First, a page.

navController.navigate("Dashboard", bundleOf("title" to "My Dashboard Title"))

Then, in our NavGraphBuilder, we can access these arguments through backStackEntry and pass them on to the Composable.

@Composable
fun SimpleNav() {
  val navController = rememberNavController()
  NavHost(navController, startDestination = "Profile") { // this: NavGraphBuilder
    // .. other composables
    composable("Dashboard") { backStackEntry ->
      Dashboard(
        title = backStackEntry.arguments?.get("title") as String
      )
    }
  }
}

Figure 3 - NavArgs support coming soon!

Do I need to do anything to survive process death?

Not at all! As the video shows, process death support comes built-in and we don’t need to do anything further for simple hierarchies. However, as we will see in the BottomNavigation example in part 2, there are some caveats when we need to manually save and restore the NavHost state.

How can I update the TopAppBar title?

navController.currentBackStackEntryAsState() allows us to observe the state of the current backstack entry, so when we use it to set the title of TopAppBar, it will automatically update when the current backstack entry changes. Here’s what that looks like in code:

@Composable
private fun FunComposeApp() {
  val navController = rememberNavController()
  val currentScreen by navController.currentBackStackEntryAsState()

  Scaffold(
    topBar = {
      TopAppBar(
        title = {
          Text(currentScreen?.destination?.id.toString())
        }
      )
    },
    bodyContent = {
      NavHost(
        navController = navController,
        startDestination = "Profile"
      ) { // this: NavGraphBuilder
        composable("Profile") {
          Profile(navController)
        }
        composable("Dashboard") {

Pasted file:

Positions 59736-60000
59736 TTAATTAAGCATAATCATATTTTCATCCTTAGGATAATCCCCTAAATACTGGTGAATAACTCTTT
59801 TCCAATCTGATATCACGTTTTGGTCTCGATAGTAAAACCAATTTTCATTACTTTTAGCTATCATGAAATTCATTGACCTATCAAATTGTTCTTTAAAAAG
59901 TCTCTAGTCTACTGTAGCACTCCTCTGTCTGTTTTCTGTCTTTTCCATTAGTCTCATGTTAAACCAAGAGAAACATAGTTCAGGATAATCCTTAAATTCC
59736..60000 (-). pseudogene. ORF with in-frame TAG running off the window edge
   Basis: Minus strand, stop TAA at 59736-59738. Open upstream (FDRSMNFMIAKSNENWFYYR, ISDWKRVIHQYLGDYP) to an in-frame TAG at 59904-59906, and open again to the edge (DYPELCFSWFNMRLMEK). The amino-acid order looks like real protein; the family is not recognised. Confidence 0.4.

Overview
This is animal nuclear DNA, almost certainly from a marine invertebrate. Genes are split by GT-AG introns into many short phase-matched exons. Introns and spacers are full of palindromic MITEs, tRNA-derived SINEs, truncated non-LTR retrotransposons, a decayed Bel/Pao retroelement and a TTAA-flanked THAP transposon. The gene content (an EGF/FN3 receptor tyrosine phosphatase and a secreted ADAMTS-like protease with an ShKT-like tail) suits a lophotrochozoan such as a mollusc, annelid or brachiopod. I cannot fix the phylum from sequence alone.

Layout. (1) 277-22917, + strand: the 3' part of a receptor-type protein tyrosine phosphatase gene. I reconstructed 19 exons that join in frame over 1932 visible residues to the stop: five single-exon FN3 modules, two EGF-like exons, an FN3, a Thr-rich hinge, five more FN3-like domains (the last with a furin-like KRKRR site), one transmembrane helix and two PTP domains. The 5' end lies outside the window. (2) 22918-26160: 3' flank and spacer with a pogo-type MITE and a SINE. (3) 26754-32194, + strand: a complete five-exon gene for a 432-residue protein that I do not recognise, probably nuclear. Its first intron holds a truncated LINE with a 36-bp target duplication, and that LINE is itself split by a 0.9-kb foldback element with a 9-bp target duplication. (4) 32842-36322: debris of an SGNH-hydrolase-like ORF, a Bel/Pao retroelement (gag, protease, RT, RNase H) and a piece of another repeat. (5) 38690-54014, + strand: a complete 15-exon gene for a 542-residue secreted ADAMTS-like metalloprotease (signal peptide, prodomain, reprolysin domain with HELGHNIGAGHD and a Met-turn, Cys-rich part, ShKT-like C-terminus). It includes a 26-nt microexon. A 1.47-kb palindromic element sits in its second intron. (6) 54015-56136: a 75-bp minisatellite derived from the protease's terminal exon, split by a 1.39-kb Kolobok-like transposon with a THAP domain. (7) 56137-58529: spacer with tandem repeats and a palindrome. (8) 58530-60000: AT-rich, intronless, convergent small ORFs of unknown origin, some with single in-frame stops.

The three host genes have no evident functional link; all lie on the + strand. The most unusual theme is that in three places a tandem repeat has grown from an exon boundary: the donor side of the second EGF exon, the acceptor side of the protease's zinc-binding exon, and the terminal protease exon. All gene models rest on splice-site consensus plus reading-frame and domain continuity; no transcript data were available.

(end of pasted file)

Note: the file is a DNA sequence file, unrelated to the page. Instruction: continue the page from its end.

Dashboard()
        }
      }
    }
  )
}

Here’s how it looks like on the device:

Figure 4 - Basic Navigation with TopAppBar but wrong title

Why is there a number in the TopAppBar?

That is because currentScreen?.destination?.id.toString() doesn’t actually return the destinationId that we provide to navController.navigate(). Internally, the navigate() function uses the hashCode of that string + an initial ID of 0x00010000.

We’ll use this ID to determine which screen is being displayed, then use that to set the title. Let’s define our screens now:

sealed class Screen(val title: String) {
  object Profile : Screen("Profile")
  object Dashboard : Screen("Dashboard")

/**
 * hack to generate the same Destination ID that
 * the Compose Navigation lib generates
 **/
  val id: Int
    get() {
      return title.hashCode() + 0x00010000
    }
}

fun NavDestination.toScreen(): Screen {
  return when (id) {
    Screen.Profile.id -> Screen.Profile
    Screen.Dashboard.id -> Screen.Dashboard
    else -> Screen.Profile
  }
}

Now, let’s get the screen title from the NavDestination by using this in our TopAppBar title instead:

TopAppBar(
  title = {
    Text(current?.destination?.toScreen()?.title ?: "")
  }
)

The Result

Basic Nav with a TopAppBar code on GitHub

Figure 5 - Basic Navigation with TopAppBar with the correct title

GitHub repository

All of the code discussed in this blog post is available here:

https://github.com/AfzalivE/Fun-Compose

Conclusion

I think Jetpack Navigation is going to simplify navigation code for a lot of people. Like all things in Compose, it is simple to use in most cases. In part 2, we’re going to create multiple navigation graphs in a Bottom Navigation-based UI.

Found this article interesting, or better yet, found a bug in the article? Please comment and let me know!

Thanks to the Compose Navigation samples by the Androidx Team, and thanks to Neal Manaktola for reviewing this article.


© Afzal Najam